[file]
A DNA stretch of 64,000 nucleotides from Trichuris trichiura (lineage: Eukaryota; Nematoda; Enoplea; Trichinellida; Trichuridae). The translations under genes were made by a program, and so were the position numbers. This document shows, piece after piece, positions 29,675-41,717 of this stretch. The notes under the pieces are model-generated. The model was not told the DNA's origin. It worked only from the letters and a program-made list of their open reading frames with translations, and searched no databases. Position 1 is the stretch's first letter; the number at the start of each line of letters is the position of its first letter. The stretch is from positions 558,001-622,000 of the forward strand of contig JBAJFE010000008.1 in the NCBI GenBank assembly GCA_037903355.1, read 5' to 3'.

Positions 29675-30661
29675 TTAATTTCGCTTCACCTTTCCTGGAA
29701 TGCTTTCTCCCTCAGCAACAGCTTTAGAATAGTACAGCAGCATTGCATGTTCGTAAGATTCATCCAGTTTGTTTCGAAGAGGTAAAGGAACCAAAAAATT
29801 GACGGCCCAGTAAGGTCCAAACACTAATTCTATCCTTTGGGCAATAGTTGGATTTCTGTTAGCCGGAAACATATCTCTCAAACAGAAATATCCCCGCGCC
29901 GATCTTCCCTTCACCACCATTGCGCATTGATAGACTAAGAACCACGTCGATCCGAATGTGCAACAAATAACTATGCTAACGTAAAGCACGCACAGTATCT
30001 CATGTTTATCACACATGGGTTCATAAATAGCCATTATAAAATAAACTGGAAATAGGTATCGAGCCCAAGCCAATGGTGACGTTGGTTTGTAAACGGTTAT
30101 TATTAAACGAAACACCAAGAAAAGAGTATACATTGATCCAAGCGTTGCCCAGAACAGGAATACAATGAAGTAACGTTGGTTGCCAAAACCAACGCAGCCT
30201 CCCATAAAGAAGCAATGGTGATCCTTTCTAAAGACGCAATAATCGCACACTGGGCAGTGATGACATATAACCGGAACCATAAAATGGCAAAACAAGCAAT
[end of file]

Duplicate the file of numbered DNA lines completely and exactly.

A DNA stretch of 64,000 nucleotides from Trichuris trichiura (lineage: Eukaryota; Nematoda; Enoplea; Trichinellida; Trichuridae). The translations under genes were made by a program, and so were the position numbers. This document shows, piece after piece, positions 29,675-41,717 of this stretch. The notes under the pieces are model-generated. The model was not told the DNA's origin. It worked only from the letters and a program-made list of their open reading frames with translations, and searched no databases. Position 1 is the stretch's first letter; the number at the start of each line of letters is the position of its first letter. The stretch is from positions 558,001-622,000 of the forward strand of contig JBAJFE010000008.1 in the NCBI GenBank assembly GCA_037903355.1, read 5' to 3'.

Positions 29675-30661
29675 TTAATTTCGCTTCACCTTTCCTGGAA
29701 TGCTTTCTCCCTCAGCAACAGCTTTAGAATAGTACAGCAGCATTGCATGTTCGTAAGATTCATCCAGTTTGTTTCGAAGAGGTAAAGGAACCAAAAAATT
29801 GACGGCCCAGTAAGGTCCAAACACTAATTCTATCCTTTGGGCAATAGTTGGATTTCTGTTAGCCGGAAACATATCTCTCAAACAGAAATATCCCCGCGCC
29901 GATCTTCCCTTCACCACCATTGCGCATTGATAGACTAAGAACCACGTCGATCCGAATGTGCAACAAATAACTATGCTAACGTAAAGCACGCACAGTATCT
30001 CATGTTTATCACACATGGGTTCATAAATAGCCATTATAAAATAAACTGGAAATAGGTATCGAGCCCAAGCCAATGGTGACGTTGGTTTGTAAACGGTTAT
30101 TATTAAACGAAACACCAAGAAAAGAGTATACATTGATCCAAGCGTTGCCCAGAACAGGAATACAATGAAGTAACGTTGGTTGCCAAAACCAACGCAGCCT
30201 CCCATAAAGAAGCAATGGTGATCCTTTCTAAAGACGCAATAATCGCACACTGGGCAGTGATGACATATAACCGGAACCATAAAATGGCAAAACAAGCAAT